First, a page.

ExxonMobil's Baytown Complex, as seen from a playground directly across the street.
But transforming ethane into plastics pollutes the environment and imposes public health risks on industry workers and nearby communities. Plants that convert natural gas into petrochemicals are known to emit massive amounts of air and climate pollutants, including ozone-creating volatile organic compounds (such as benzene and toluene) and nitrogen oxide. [caption id="attachment_2292" align="alignnone" width="830"] ExxonMobil in Houston[/caption]
New Report Warns of Hidden Economic Risks to Booming Plastics Investments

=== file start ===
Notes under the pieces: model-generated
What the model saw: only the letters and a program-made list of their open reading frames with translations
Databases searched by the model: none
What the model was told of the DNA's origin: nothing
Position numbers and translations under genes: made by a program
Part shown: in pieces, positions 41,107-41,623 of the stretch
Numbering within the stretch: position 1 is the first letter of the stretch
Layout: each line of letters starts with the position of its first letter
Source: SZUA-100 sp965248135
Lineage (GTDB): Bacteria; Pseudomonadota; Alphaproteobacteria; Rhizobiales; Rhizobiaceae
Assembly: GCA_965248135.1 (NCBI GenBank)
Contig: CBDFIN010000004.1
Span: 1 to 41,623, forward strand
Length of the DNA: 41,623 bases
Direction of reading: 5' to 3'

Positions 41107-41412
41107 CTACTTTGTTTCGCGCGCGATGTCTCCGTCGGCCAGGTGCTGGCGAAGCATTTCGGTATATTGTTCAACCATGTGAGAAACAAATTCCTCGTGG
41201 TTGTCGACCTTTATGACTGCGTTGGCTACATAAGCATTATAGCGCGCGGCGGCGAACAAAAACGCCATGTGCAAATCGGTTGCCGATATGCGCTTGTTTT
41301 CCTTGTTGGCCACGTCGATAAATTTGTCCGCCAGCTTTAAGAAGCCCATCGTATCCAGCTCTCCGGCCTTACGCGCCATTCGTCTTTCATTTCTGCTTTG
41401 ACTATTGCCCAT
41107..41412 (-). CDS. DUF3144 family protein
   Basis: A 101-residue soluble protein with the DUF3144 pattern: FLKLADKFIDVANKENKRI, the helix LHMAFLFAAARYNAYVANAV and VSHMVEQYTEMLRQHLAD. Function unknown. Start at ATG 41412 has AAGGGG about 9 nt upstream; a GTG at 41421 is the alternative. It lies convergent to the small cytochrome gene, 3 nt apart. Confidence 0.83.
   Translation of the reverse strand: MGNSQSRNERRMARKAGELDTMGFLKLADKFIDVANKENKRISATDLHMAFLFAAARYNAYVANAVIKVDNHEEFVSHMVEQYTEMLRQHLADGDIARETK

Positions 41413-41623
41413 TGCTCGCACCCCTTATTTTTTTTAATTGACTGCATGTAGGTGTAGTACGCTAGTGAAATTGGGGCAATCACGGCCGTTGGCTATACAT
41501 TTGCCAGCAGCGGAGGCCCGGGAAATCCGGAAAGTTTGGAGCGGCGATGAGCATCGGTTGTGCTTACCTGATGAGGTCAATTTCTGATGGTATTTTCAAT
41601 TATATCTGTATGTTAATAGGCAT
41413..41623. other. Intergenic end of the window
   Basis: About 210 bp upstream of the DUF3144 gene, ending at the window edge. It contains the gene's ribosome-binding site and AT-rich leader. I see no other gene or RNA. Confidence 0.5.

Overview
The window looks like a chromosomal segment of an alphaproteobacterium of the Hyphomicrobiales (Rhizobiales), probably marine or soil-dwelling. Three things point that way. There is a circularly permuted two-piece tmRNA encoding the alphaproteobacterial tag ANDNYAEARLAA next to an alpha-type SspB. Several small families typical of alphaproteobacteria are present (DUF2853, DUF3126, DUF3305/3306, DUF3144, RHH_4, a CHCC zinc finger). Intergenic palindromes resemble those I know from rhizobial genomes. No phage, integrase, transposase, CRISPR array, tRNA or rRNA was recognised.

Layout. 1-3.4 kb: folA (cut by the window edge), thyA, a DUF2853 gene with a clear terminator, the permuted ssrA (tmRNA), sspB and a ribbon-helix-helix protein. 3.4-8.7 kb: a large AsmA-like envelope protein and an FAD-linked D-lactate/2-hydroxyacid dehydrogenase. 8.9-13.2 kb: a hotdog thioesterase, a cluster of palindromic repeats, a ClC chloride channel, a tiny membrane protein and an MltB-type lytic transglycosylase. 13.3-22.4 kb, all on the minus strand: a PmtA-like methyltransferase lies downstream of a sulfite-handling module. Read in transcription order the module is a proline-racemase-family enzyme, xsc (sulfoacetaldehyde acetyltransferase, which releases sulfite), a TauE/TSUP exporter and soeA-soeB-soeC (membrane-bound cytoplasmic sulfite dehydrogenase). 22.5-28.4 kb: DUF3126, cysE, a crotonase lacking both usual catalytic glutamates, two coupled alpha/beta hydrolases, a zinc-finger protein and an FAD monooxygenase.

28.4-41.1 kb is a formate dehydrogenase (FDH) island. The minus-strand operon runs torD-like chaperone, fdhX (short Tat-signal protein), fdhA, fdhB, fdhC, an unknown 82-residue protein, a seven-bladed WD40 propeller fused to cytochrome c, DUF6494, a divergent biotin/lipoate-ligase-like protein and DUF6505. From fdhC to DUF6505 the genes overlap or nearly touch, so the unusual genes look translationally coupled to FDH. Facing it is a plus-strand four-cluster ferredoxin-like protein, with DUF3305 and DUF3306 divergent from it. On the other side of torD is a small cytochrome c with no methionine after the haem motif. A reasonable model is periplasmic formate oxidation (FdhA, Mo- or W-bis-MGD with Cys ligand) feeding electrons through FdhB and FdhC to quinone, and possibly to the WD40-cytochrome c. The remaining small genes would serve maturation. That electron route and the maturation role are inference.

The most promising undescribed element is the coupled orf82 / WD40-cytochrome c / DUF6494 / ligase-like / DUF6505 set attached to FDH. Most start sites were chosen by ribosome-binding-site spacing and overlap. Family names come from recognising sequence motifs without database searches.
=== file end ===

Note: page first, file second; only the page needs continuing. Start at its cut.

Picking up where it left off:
FOR IMMEDIATE RELEASE Washington, DC—A new report released today by the Center for International Environmental Law (CIEL) raises new and significant questions about the economic rationale for the massive wave of new infrastructure investments in“ plastics and petrochemicals. Untested Assumptions and Unanswered Questions in the Plastics Boom highlights global changes that threaten to dramatically disrupt the plastic industry at both ends of its supply chain, fundamentally altering both the costs of plastics production and the demand for plastic products. As companies ramp up investments to create more plastic, they are banking on plastic infrastructure being profitable for decades to come. This assumes that demand for plastic will continue increasing and that plastics production will continue to be heavily subsidized by demand for the fossil fuels that supply chemicals critical to plastic production. However, the new report exposes changes in the economy, government regulations, and consumer attitudes worldwide that could make these investments much riskier than previously assumed. “The fossil fuel and plastic industries are both undergoing major disruptions but are continuing to operate under business-as-usual assumptions,” says Steven Feit, CIEL Attorney and lead author of the report. “Even as the phase-out of fossil fuels threatens to make plastics production more expensive, public pressure and government actions to limit plastic pollution are poised to reduce demand for disposable plastic in the years ahead. The industry will be increasingly squeezed from both sides: supply and demand. Investors (and communities) that don’t challenge these assumptions and demand clear answers about these projects are putting money — and livelihoods — at risk.” As fossil fuels provide the primary material for plastic production, the shale gas boom in the United States has fueled a massive influx of investment in new and expanded plastic production infrastructure. But to meet their commitments under the Paris Agreement, governments around the world have agreed to phase out fossil fuels, which will make plastic production more expensive. At the same time, consumers are demanding an end to disposable plastics, governments are banning or taxing single-use plastic products, and the United Nations is undertaking an international campaign to reduce marine plastic pollution. These shifting attitudes — at every level — could mean decreased demand for plastic. “These changes raise serious questions about the industry’s mad dash to expand the fossil plastics industry when it is clear that both fossil fuel use and plastic use must rapidly decline,” says co-author and CIEL President Carroll Muffett. “We already know the planet can’t afford these new plants. The question is: Why do investors think they can?” Today’s report builds on CIEL’s Fueling Plastics research series that exposes the links between the fossil fuel and plastic industries, the massive wave of investments planned to expand plastic production infrastructure, and how long the plastics industry has known that their products pollute oceans. ### Contact: Amanda Kistler, Communications Director: firstname.lastname@example.org, 202.742.5832 Notes to editors: